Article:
Throwback Thursday: When John Travolta Was Not Safe for Boston
We’re in the month of new network TV shows, and while some of them may offend our artistic sensibilities, network affiliates probably won’t have to go out of their way to tailor the schedule to Boston’s politics.
That wasn’t always the case. In 1975, ABC premiered a new sitcom, “Welcome Back Kotter,” centered on teacher who returned to his old high school to teach a rowdy group of students, among them a young John Travolta. When the show first premiered, it didn’t air in Boston, where the ABC affiliate WCVB declined to pick it up to their schedule.
The star, Gabe Kaplan, recalled to USA Today, “they were very scared over something nobody else in the country noticed: the ethnic background of all the different kids.”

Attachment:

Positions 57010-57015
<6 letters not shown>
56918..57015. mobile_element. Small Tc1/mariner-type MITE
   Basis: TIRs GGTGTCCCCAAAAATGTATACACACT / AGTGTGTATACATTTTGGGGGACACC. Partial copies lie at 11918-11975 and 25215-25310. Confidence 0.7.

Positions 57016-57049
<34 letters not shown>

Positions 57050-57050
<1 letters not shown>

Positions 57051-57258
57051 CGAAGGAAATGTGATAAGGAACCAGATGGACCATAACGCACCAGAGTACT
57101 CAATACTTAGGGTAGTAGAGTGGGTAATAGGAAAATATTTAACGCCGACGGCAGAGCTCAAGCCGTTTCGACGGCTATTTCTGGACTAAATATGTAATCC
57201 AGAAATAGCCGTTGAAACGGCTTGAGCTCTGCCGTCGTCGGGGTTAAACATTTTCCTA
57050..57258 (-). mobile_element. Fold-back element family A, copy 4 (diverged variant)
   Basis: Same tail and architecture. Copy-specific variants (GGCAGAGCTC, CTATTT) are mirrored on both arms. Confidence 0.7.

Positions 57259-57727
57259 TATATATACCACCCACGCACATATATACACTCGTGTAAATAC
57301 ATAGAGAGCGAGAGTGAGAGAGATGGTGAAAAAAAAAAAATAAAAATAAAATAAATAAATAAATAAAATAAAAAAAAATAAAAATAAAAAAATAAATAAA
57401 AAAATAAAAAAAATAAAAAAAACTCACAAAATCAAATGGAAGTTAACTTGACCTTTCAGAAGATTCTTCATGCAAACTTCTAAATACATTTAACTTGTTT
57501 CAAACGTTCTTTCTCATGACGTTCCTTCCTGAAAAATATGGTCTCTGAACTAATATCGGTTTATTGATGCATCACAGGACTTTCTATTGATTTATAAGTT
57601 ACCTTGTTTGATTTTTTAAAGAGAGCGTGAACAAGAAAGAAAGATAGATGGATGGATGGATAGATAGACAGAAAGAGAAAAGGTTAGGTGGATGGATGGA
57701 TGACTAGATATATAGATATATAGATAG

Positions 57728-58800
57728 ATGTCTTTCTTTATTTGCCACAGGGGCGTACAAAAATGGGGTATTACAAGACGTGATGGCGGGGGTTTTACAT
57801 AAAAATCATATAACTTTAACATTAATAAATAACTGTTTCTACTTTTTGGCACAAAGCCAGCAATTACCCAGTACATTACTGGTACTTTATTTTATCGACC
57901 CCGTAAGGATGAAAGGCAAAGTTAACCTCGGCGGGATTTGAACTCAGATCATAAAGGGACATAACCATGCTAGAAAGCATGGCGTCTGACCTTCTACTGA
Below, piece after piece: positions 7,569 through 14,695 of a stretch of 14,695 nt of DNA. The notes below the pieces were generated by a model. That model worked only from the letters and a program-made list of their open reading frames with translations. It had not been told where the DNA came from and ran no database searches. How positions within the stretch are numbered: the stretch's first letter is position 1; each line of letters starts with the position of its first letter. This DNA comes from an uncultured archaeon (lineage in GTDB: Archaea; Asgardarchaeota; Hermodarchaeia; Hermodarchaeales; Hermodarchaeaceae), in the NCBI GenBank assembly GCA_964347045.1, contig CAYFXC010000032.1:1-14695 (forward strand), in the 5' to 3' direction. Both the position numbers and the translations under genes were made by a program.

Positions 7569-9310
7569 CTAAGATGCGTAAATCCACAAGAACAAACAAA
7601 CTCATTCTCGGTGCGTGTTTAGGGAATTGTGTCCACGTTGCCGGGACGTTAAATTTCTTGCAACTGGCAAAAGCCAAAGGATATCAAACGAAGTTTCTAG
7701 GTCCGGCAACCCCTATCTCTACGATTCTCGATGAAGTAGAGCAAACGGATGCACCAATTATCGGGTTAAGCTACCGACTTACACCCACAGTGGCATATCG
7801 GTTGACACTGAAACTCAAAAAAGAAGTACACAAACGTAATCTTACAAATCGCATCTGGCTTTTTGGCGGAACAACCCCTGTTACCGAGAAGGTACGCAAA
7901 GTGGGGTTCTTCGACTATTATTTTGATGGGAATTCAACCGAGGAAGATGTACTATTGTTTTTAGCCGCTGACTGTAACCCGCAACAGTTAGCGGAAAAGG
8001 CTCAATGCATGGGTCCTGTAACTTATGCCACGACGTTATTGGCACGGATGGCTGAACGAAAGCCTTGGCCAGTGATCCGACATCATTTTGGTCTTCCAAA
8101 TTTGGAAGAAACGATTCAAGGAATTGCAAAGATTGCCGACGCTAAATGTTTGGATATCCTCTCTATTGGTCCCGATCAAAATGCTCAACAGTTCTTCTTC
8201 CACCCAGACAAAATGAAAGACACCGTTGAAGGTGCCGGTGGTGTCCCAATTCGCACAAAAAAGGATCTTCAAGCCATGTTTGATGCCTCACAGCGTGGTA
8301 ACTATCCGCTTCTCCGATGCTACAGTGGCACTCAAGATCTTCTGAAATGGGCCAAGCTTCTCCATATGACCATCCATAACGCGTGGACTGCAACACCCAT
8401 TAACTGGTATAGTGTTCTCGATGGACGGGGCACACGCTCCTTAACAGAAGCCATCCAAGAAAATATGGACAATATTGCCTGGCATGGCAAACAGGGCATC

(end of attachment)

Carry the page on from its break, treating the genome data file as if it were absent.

While the rest of the nation probably wasn’t entirely color blind, integrated classrooms were of particular note in Boston that fall. In 1974, a judge ordered that Boston racially integrate its schools by busing students to different schools. The ruling set off protests and riots, and by September 1975, WCVB might have been concerned that “Kotter’s” depiction of a happily integrated classroom would irk some viewers.
But the show was an immediate ratings success, and five episodes later, the Boston affiliate relented and put it on the air. By June of 1976, the Boston Globe was calling Travolta “TV’s newest sex symbol.” That same year, Kaplan came to the State House as part of a young voter registration drive. He “toured the State House … amid similar flurries of excitement, strolling through the marble corridors like the Pied Piper, with a throng of agitated adolescents trailing behind him,” the Globe reported. For Boston, busing and reintegration remained a controversy. But here, as in the rest of the country, “Kotter” was a hit.